For instance, Jordan Peterson—a Canadian academic whose paranoid fantasy that the Mounties would come for anyone who misgendered a trans person resulted in his being embraced (and greatly enriched) by the far right—was everywhere in 2018. (Seriously: I tripped over seven Jordan Petersons while writing this article.) The less said about his surrogate parenthood of America’s lost boys and its cultish appeal, the better. But wherever Peterson went, the fear that polite treatment of trans people will result in the downfall of Western Civilization followed. In a nation where trans people, particularly trans women of color, face disproportionately high rates of hate-motivated violence, this transphobic vitriol isn’t just another bad take; it’s violent rhetoric that poses a very real threat.

Chris Williamson/Getty Images
Jordan Peterson addresses students at The Cambridge Union.

Against this hostile backdrop, the results trans activists were able to achieve in the cultural arena seem somewhat hollow. When it was announced that Scarlett Johansson, of all people, would play a trans man in an upcoming movie, I joined others in objecting to a cross-gender casting for the role, and Johansson eventually withdrew. In another incident, Victoria’s Secret executive Ed Razek apologized for comments that indicated he didn’t think trans models had any place in the brand’s fashion shows after widespread criticism from trans and plus-size women. To nobody’s surprise, these modest victories only fueled the right-wing narrative of political correctness run amok. (This is hardly to say that trans activists could have appeased the right by staying quiet, since they take our very existence as a threat.)

Jeff Neira via Getty
Runway models at the 2018 Victoria’s Secret Fashion Show.

Fears of trans rights going “too far” were hardly confined to the right, either. In a July/August cover story for The Atlantic, journalist Jesse Singal amplified fears in the mainstream center and left that gender-nonconforming young people are being led astray by trans visibility, perhaps influenced into becoming trans by the nefarious forces of tolerance. Singal began the piece with the story of a girl who didn’t transition after experimenting with a short haircut and baggy clothing, but might have—and the piece continued in that vein for 12,000 words. Singal’s piece was followed by coverage of a study from a Brown University professor who took parental reports from transphobic parents and used those as evidence of an epidemic of young people falsely believing they are trans. And, just before the year’s end, the film Girl was released to widespread praise and awards buzz from cisgender film critics and total dismay from trans writers, who particularly hated it’s prurient interest in (and eventual mutilation of) the genitalia of the lead character.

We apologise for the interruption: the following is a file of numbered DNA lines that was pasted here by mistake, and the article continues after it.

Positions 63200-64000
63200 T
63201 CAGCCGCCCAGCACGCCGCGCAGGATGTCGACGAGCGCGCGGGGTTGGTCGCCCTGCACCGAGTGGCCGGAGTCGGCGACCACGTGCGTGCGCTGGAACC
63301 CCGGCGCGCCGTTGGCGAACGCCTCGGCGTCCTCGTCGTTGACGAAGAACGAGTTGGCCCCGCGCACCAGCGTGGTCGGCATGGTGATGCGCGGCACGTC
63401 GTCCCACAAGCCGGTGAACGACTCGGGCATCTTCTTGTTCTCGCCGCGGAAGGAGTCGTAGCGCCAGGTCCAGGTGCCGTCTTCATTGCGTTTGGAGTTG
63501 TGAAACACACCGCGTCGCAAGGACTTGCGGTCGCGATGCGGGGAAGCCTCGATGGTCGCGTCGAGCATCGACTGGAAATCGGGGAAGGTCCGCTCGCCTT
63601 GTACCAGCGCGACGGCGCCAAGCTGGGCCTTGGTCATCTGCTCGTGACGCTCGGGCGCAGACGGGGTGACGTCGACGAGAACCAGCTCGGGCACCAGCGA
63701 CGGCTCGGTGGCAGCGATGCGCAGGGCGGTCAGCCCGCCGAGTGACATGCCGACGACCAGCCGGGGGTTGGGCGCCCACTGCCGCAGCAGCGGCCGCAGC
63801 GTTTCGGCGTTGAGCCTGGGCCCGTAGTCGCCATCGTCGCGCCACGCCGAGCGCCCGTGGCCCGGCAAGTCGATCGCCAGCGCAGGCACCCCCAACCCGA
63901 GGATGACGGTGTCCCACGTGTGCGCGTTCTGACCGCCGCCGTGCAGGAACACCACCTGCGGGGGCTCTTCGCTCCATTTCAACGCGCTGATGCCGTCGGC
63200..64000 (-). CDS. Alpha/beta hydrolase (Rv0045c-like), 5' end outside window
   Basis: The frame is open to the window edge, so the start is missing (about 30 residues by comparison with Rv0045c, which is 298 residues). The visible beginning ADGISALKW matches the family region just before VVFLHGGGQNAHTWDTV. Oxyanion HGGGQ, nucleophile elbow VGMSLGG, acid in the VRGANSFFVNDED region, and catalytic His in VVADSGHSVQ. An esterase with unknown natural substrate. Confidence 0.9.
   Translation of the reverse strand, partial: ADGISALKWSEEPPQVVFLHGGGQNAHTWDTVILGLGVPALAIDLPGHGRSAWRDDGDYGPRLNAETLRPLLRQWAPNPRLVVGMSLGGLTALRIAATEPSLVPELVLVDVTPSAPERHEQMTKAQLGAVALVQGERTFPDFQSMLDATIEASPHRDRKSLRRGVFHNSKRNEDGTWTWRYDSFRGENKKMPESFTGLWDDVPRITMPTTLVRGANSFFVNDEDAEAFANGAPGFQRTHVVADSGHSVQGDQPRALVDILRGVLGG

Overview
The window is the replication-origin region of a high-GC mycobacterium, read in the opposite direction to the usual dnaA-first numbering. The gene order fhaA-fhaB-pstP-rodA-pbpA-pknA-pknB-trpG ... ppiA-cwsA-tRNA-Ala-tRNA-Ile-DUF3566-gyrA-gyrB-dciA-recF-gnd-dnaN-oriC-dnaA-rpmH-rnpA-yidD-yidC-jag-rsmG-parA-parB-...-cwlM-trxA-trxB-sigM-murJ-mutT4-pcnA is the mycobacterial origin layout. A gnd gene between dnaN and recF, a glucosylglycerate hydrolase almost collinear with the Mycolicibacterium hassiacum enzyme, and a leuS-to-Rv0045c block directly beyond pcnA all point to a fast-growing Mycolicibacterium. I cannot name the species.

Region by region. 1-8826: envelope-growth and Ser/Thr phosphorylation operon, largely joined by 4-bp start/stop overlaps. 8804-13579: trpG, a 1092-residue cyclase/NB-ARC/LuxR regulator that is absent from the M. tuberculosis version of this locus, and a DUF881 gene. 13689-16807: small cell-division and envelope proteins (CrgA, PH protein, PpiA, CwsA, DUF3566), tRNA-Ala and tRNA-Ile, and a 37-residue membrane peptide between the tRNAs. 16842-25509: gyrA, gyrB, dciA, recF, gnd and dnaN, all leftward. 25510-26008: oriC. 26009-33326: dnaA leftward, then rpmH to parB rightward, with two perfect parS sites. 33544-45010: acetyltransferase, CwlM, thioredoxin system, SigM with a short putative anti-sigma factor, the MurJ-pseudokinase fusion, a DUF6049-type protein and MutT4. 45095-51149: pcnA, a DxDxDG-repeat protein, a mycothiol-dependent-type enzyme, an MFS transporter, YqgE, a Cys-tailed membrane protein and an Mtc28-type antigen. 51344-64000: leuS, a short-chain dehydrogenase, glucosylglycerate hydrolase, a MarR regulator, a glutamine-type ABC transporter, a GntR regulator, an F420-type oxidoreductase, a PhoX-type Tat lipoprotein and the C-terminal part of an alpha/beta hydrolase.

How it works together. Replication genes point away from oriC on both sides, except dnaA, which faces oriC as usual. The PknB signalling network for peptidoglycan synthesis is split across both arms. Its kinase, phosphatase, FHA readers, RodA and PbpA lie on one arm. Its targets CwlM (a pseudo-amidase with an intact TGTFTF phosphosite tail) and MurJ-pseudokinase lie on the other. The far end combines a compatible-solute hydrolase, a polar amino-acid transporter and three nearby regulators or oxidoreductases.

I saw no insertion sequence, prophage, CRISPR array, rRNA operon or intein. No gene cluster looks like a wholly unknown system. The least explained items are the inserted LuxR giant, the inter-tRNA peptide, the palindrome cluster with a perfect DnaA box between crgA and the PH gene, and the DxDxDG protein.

But there was some good news this year. States including Oregon, Arkansas, and New York began to offer a third gender option on IDs or other official documents. The New York Times added a trans woman—Jennifer Finney Boylan—as a contributing opinion writer, giving some measure of balance to the many opinion writers who have been skeptical or critical of trans rights in the paper. The courts have continued to deliver victories for transgender students, in spite of efforts by the Trump administration to sabotage trans equality in the schools. FX’s hit series Pose offered a much-needed view into the lives of trans people of color. And LGBTQ organizations have largely increased their support for the trans community in the face of scapegoating by the Trump administration.

FX/Pose
Indya Moore in Pose.

The community has pulled together, and there are many ways to express support for trans lives in these dark times. But, taken as a whole, 2018 was a frustrating and uncertain year for trans Americans, and the question of whether our existence will be tolerated in the land of the free remains an open one.

Evan Urquhart is a freelance writer covering LGBT issues.
@e_urq